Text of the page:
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Chinua Achebe

Carroll, David, , rev. ed., New York: Twayne,1980.

Innes, C.L., , Cambridge: Cambridge UniversityPress, 1990.

Carroll, David. Chinua Achebe: Novelist, Poet, Critic. Basingstoke, UK: Macmillan, 1990. DOI:
Disillusioned by President Shehu Shagari's failure to fight thecorruption that was impoverishing Nigeria and saddened by the deathof Mallam Aminu Kano, the leader of the People's Redemption Party,Achebe served as Deputy National President of the PRP in the electionyear of 1983. In (1983), he presentedhis political prescription for improving Nigeria.

Killam, G.D., , rev. ed.,London: Heinemann, 1977.

Innes, Catherine Lynnette. Chinua Achebe. Cambridge, UK: Cambridge University Press, 1990. DOI:
A concise overview of Achebe’s writing, it includes a chapter on Achebe’s rewriting of Joseph Conrad and Joyce Cary. It puts the writing in the broader context of African literature and includes a rich select bibliography and chronology.

 

Njoku, Benedict Chiak, , New York: Lang, 1984.

Killam, G. D. The Writings of Chinua Achebe: A Commentary. London: Heinemann Educational, 1977.
A French-language study of the tragedy in Achebe’s historical works. Puts Achebe in the context of other African writers like Sembene Ousmane and in reference to the Western writers Achebe alludes to in his works.

Melone, Thomas. Chinua Achebe et la tragédie de l’histoire. Paris: Présence africaine, 1973.
An idealistic, young Nigerian bureaucrat, trapped between histraditional background and his European education, succumbs to thecorrupting influences of government service.


Ravenscroft, Arthur, , Harlow: Green,1977.

In , Achebe effectively counters thepersistent and self-serving European stereotypes of African culture,particularly the notion that traditional African cultures areauthoritarian, amoral, and unsophisticated. In refutation of thisstereotype, Achebe carefully describes the complexity and fluidity ofIgbo culture, disclosing its essential pluralism. It is, however, asociety that cannot survive unaltered in a modern world. Like Yeats's"Second Coming," from which the novel takes its title, presents an ironic and apocalyptic vision of the failure tomaintain order and balance.

Turkington, Kate, , London:Edward Arnold, 1977.

A discussion of Achebe’s works, including his short stories and poetry. Contains a select bibliography and a chronology of major events in Achebe’s life and literary activities. First published in 1980, but updated to cover later work.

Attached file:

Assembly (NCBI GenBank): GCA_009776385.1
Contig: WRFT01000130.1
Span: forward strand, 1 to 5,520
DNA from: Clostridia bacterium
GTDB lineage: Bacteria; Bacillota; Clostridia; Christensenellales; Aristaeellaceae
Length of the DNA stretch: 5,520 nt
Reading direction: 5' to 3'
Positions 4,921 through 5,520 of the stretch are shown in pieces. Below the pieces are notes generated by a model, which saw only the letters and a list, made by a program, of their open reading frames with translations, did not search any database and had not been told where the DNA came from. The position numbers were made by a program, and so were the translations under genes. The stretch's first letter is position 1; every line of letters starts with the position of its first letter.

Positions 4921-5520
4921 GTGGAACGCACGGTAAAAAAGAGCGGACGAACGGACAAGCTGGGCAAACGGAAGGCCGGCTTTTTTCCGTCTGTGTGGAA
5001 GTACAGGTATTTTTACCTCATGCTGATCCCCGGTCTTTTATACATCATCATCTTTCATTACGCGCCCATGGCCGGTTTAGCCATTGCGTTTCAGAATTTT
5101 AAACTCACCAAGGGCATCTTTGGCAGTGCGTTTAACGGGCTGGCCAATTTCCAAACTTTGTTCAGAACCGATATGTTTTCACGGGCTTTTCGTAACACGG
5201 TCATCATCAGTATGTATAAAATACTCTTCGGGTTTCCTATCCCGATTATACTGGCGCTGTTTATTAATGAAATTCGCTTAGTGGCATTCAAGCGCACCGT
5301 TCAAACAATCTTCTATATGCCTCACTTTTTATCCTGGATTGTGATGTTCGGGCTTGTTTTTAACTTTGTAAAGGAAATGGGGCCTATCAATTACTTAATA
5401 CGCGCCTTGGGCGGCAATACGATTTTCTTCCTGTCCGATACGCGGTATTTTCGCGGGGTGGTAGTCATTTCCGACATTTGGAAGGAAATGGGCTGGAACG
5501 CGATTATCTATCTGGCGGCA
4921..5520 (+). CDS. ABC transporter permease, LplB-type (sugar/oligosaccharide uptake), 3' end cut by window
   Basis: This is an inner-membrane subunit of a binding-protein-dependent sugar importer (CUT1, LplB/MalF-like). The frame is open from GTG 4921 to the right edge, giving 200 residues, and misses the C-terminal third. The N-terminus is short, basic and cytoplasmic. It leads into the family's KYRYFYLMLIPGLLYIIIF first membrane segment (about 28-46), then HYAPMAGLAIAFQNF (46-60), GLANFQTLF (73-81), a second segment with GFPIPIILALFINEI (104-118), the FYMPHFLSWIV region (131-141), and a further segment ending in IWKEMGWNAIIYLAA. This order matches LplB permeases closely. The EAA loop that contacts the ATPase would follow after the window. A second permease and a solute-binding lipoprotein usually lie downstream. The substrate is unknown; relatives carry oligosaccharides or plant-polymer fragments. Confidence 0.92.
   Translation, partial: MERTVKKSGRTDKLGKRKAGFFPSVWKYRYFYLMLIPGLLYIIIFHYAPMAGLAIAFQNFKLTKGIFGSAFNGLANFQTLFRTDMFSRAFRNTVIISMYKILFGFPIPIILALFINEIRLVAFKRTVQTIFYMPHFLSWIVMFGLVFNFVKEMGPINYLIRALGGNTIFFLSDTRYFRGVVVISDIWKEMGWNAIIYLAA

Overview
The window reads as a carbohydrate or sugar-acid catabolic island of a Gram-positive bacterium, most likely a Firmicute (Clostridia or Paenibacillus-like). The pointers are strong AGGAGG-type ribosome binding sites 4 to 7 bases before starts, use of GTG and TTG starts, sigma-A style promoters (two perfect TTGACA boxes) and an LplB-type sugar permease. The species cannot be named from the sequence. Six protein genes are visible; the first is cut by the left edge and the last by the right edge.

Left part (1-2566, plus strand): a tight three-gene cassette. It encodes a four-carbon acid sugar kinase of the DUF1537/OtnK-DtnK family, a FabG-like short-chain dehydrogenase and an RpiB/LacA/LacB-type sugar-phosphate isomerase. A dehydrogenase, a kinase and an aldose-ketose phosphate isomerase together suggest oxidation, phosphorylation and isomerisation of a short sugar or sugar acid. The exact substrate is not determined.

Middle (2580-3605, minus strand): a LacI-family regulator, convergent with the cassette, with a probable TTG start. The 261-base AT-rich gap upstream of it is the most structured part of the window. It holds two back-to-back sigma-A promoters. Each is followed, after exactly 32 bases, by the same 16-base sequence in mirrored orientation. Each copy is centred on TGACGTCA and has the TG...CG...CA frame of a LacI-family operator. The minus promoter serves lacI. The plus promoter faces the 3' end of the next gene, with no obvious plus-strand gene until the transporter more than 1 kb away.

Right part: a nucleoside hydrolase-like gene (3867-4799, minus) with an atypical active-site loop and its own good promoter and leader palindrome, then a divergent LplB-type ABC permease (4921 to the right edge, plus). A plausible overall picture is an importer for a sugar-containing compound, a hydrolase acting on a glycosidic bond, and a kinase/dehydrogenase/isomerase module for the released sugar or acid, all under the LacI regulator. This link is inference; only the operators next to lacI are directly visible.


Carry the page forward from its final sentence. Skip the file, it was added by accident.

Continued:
Wren, Robert, be, Washington, D.C.: ThreeContinents Press, 1980.

Okonkwo's greatest flaw is his inability to adapt to culturalchange. He is humiliated that Umuofia does no rise in his support andgo to war against the white man. In a final desperate act, he murdersthe District Commissioner's messenger and hangs himself. At the endof the novel, Okonkwo stands alone, a self-proclaimed defender of arigid traditionalism that contradicts the true flexibility of hisculture. He is an exceptional individual, but the heroism of hisfinal act of defiance is undercut by his alienation from his clan. Hedoes not understand that Umuofia is a living culture that has alwaysadapted in order to meet new challenges. His effort to deny thereality of history condemns him while making a sad comment on thelimitations of human endeavor. The novel dramatizes the situation ofmodern men and modern societies that are forced to adapt andcompromise if they wish to survive. Its central theme, and thecentral theme of all of Achebe's novels, is the tragedy of the man orsociety that refuses or is unable to accommodate change.

Par le mardi, juillet 30 2013, 14:23 -

When Okonkwo accidentally kills a young boy, his clansmen destroyhis compound and exile him to live with his mother's kinsmen forseven years. By the end of his exile, Okonkwo, who had earlier beenknown for his self-interest, has learned to appreciate the bonds ofkinship and the comfort of speaking with one voice. Unfortunately,this awareness comes after the unity of Igbo culture has begun tobreak down. Christianity has divided the community, and Okonkwosenses that this change threatens his connection to his family, hisculture, and his spiritual existence after death. His eldest son'sconversion to Christianity separates Okonkwo from his lineage, andwhen another young convert to Christianity desecrates a traditionalreligious totem, Okonkwo leads the Umuofians who destroy themissionaries's church. Like Okonkwo, the Umuofians face separationfrom their past, and like him they face a future that will requiredifficult compromises; yet, Achebe carefully shows that thedecentralization and nonhierarchical structure of Igbo society allowsfor change.